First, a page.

CES Award-Winning Robot Olly Gets More Features

September 26, 2017

As we told you about in an earlier post about learning robots, the Olly from Emotech (in London) is a learning robot that can adapt to different users in the same home.

Olly on a table – shown for scale with a newspaper and flower in a vase.

Unlike Alexa or Google Home, which both respond to voice commands but don’t (yet) offer full personalization, Olly has gotten better.

In a recent release from the company, they say…

Olly is the first home robot with an evolving personality that adapts to each individual. Designed to do more than just respond to commands, Olly’s advanced machine learning technology proactively assists you with your day-to-day routine by remembering your habits. Plus, Olly’s unique brain-inspired AI system creates a truly personalised experience by enabling Olly to understand emotion and adapt to the world around you.

Please excuse the Euro ‘personalised’ and other spellings. But as you can see, the robot is different.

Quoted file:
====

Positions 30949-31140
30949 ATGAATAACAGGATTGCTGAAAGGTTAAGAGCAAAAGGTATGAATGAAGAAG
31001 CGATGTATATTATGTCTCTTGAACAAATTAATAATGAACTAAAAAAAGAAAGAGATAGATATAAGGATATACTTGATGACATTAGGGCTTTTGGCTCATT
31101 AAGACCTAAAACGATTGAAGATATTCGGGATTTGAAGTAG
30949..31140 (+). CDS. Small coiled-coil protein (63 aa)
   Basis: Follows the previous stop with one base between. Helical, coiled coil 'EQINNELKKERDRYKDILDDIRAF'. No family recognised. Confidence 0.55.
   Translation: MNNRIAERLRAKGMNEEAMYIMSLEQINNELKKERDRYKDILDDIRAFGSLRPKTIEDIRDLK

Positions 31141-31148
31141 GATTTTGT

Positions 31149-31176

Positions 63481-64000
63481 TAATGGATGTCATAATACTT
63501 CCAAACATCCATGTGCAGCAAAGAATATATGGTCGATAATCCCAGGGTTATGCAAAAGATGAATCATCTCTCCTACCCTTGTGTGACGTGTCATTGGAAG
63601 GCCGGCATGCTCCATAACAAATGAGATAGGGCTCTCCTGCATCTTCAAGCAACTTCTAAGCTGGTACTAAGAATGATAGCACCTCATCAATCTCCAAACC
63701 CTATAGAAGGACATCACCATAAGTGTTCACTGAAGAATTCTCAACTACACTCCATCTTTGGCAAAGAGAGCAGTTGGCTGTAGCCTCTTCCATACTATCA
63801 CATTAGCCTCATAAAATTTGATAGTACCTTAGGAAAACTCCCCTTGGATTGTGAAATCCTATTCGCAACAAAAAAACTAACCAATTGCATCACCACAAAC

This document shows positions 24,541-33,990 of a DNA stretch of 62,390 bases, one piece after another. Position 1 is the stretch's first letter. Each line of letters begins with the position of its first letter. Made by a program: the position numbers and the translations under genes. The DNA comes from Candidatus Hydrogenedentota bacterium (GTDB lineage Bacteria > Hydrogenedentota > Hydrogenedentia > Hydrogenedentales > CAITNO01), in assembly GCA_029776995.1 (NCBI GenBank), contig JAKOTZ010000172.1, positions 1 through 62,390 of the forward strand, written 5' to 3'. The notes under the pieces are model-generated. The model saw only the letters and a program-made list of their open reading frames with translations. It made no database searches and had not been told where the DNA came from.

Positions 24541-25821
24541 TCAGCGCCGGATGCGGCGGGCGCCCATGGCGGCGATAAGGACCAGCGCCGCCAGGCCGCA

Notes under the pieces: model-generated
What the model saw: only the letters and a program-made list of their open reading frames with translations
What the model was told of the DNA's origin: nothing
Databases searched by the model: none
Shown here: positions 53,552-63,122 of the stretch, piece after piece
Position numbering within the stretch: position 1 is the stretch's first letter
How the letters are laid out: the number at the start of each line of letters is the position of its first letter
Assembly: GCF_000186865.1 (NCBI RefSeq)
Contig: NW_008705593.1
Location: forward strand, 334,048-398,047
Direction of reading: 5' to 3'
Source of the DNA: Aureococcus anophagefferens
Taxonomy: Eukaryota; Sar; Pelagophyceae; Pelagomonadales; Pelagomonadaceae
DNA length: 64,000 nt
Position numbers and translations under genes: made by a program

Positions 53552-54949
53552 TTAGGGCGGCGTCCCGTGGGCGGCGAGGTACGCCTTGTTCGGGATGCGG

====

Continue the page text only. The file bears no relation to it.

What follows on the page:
Olly won a bunch of awards last January at CES in Las Vegas.

Now the company is touting even more improvements. I learned last week – and was asked to embargo until today – that Olly has been upgraded with the following…

It now has what the company calls a Visual Interaction System. This allows the item to actually communicate with users via visual signals and stimuli. They add, “Olly reflects moods, expresses emotion and conveys personality based on the uniqueness of its user.”

The company also says that Updated Hardware Components and Advanced Algorithms allow the robot to move more smoothly and to adapt more quickly to different individuals. This includes faster response and recognition.

Interacting with the robot is now supposed to be faster and more seamless.

Lastly, as it seems everyone is doing these days, Olly is now being touted as a Platform. They’re predicting that as early as this November, Emotech will open up a developer community so coders and developers can actually hack (my word, not theirs) the robot to do different types of bidding.

I’m anxious to see what occurs in the next couple months and I hope to get the team on camera with Olly when I attend CES in January in Las Vegas. If you’ve got questions, here’s the link to Emotech. If you need to reach me, use the contact form on this site.